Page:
Can a genetic signature identify the origin of a human stem cell line? Scientists report that a widely available method for comprehensive genetic analysis can help distinguish the type of human embryo that stem cells come from. The research, to be published online August 2nd by the journal Cell Stem Cell, published by Cell Press, also provides an intriguing new insight into the largest scandal in the history of human stem cell research.
Different methods can be used to make embryonic stem (ES) cells. Human ES cells are typically made from embryos that are donated by couples that have undergone in vitro fertilization as a form of assisted reproduction therapy for infertility. Parthenogenetic ES (pES) cells are derived from embryos created by artificial activation of eggs in the absence of sperm. ES cells generated by somatic nuclear transfer (ntES) are derived from embryos that are created when the nucleus of an egg is replaced by the nucleus from a body cell. Creation of human ntES are pES are of particular interest to researchers as they may provide stem cells that are nearly genetically identical to the donor and, therefore, particularly well suited for customized, rejection-proof cell transplantation therapies.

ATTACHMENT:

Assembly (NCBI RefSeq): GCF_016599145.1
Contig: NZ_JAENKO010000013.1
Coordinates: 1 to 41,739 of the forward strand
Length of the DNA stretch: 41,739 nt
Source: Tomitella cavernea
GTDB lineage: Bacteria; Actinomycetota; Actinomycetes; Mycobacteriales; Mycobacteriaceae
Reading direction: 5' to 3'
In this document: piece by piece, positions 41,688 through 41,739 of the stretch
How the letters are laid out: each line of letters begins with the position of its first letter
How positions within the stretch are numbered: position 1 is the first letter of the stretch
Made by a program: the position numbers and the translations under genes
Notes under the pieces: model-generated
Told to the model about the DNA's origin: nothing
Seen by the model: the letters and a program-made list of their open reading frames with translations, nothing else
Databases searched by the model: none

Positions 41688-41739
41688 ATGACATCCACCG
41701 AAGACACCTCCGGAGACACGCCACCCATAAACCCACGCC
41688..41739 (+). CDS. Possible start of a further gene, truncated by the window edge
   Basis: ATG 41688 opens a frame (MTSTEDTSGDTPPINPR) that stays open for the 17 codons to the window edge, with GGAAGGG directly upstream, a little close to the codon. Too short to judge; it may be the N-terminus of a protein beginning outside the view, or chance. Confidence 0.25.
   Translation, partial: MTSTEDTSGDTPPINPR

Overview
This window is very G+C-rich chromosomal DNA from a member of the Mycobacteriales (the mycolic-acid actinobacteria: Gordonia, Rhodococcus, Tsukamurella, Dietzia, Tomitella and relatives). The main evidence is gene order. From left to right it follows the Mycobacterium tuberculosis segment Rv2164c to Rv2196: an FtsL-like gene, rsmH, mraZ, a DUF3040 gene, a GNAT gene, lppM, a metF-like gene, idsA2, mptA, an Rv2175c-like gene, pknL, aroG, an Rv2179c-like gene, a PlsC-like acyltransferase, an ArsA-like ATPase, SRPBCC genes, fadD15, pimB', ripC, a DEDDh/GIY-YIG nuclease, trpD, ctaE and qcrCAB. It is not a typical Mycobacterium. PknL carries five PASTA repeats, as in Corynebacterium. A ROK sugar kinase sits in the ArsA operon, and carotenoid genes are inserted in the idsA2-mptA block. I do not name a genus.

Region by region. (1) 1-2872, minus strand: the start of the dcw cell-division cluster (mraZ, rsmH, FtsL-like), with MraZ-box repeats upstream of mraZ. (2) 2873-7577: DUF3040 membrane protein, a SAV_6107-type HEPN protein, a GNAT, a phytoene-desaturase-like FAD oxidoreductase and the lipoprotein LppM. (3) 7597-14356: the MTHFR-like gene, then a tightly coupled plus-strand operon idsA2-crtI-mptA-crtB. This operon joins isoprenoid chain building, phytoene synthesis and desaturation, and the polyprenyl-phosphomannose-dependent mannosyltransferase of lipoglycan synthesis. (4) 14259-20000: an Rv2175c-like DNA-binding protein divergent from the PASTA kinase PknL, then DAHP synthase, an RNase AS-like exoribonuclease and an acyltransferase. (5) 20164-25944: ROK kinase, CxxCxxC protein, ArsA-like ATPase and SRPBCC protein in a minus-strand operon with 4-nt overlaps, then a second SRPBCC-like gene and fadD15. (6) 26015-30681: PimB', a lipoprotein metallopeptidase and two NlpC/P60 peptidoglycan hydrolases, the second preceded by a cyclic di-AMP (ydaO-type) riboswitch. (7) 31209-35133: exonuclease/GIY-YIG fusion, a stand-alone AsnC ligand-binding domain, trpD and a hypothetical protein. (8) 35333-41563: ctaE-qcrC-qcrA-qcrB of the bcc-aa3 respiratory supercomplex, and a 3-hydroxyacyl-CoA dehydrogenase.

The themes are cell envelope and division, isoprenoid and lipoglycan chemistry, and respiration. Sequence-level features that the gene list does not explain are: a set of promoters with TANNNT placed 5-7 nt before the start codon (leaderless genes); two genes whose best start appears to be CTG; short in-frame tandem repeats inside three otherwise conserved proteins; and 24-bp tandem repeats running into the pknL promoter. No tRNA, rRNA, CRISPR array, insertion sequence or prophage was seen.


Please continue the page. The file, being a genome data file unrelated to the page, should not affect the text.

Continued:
To better understand the specific genetic recombination events that occur in ES cells derived by these different methods, researchers under the direction of Dr. George Q. Daley of Childrens Hospital Boston and the Harvard Stem Cell Institute together with an international set of collaborators completed a thorough genome-wide analysis of five novel pES cells, 30 mouse ntES, as well as the SCNT-hES-1 cell line, the first human ES cell line purportedly generated by Korean scientists using human eggs and somatic cell nuclear transfer. The original paper describing the SCNT-hES-1 cell line was retracted after an investigation by the Seoul National University revealed research misconduct, but the derivation of the cell line was never fully
Contact: Erin Doonan